Most significantly of all, those who claim an exclusive monopoly on the right to call themselves psychoanalysts and to practise psychoanalysis have never been prepared to articulate what constitutes a psychoanalytic training, which is distinguishable from any other form of training, other than in terms of the so-called "technical rules".

What the article does not make clear is the fact that all members of The College have undergone a training in psychoanalysis which is, in all material respects, of the same standard and quality as that offered by any established training in psychoanalysis anywhere in the world.

The article concludes with the statement that the controversy has resulted, so far, in a missed opportunity for reconciliation among psychoanalytic practitioners.



On 29th. May 2004 an article by D.D. Guttenplan was published in The New York Times under the heading:

Calling All Ids: Freudians at War

The article poses the important question who owns psychoanalysis? and, in this connection, goes on to relate the formation of The College in the UK and its opposition by BPAS. Indeed, in bringing the attention of American readers to what is going on in the UK, these are the only two British professional organisations referred to and named. Interesting and helpful contributions to the argument by College members Susie Orbach, Joseph Schwartz and James Barrett are referred to in the article. A significant statement is the suggestion by the writer of the article thatthe arguments and outcome of this "dispute" are likely to reverberate on both sides of the Atlantic. The article ends with the sobering commentary that the arguments initiated by The College have a sense of urgency because, in the view of the writer, psychoanalysis in the UK is likely to be regulated within the next few years. The writer goes on to suggest that lists and standards will be drawn up in the UK and that battle lines are forming here about who will set those standards and who will keep those lists.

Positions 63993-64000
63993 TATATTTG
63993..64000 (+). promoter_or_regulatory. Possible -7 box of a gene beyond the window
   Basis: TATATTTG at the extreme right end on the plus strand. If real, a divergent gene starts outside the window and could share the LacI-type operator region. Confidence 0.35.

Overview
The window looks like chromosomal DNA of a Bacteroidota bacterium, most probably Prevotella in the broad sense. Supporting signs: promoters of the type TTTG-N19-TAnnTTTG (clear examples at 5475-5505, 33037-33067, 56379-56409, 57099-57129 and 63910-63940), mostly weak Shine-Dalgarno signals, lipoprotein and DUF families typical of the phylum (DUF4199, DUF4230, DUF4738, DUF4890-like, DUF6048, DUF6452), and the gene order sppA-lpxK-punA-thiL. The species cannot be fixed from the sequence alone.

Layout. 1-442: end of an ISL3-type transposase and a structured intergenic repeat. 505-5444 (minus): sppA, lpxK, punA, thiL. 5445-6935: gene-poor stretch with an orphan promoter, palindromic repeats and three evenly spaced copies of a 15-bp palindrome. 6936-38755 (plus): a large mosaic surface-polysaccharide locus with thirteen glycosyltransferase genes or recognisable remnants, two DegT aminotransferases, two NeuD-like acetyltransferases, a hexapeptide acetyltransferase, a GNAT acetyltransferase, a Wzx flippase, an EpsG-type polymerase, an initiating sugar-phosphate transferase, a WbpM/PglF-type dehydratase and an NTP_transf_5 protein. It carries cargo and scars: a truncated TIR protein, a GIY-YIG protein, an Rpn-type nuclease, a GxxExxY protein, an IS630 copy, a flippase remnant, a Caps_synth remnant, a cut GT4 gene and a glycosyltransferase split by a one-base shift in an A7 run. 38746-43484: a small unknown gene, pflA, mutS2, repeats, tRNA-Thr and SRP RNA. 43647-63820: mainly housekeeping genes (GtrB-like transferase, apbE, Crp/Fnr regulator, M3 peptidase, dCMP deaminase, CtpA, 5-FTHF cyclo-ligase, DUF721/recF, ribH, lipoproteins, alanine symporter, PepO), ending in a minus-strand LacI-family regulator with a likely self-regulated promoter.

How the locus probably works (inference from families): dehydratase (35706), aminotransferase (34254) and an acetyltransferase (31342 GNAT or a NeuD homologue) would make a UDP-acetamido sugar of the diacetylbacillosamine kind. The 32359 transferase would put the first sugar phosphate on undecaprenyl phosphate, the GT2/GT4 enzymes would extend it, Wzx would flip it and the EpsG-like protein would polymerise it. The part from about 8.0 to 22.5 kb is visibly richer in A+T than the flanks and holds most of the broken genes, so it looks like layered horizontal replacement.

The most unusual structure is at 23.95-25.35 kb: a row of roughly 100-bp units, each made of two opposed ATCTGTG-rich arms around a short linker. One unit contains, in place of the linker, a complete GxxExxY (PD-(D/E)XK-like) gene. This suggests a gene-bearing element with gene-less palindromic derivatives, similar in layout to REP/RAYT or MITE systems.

The article was also reproduced in the International Herald Tribune on 2nd. June 2004 under the heading: 

A clash of egos among British analysts

In a world which is dominated by the USA in so many areas, it is gratifying that the centre of gravity for the world of psychoanalysis remains firmly rooted in Europe and in the UK in particular. The writer of the above article amusingly acknowledges that there may be a higher concentration of therapeutic couches per square mile in Northwest London than on the Upper West Side of Manhattan!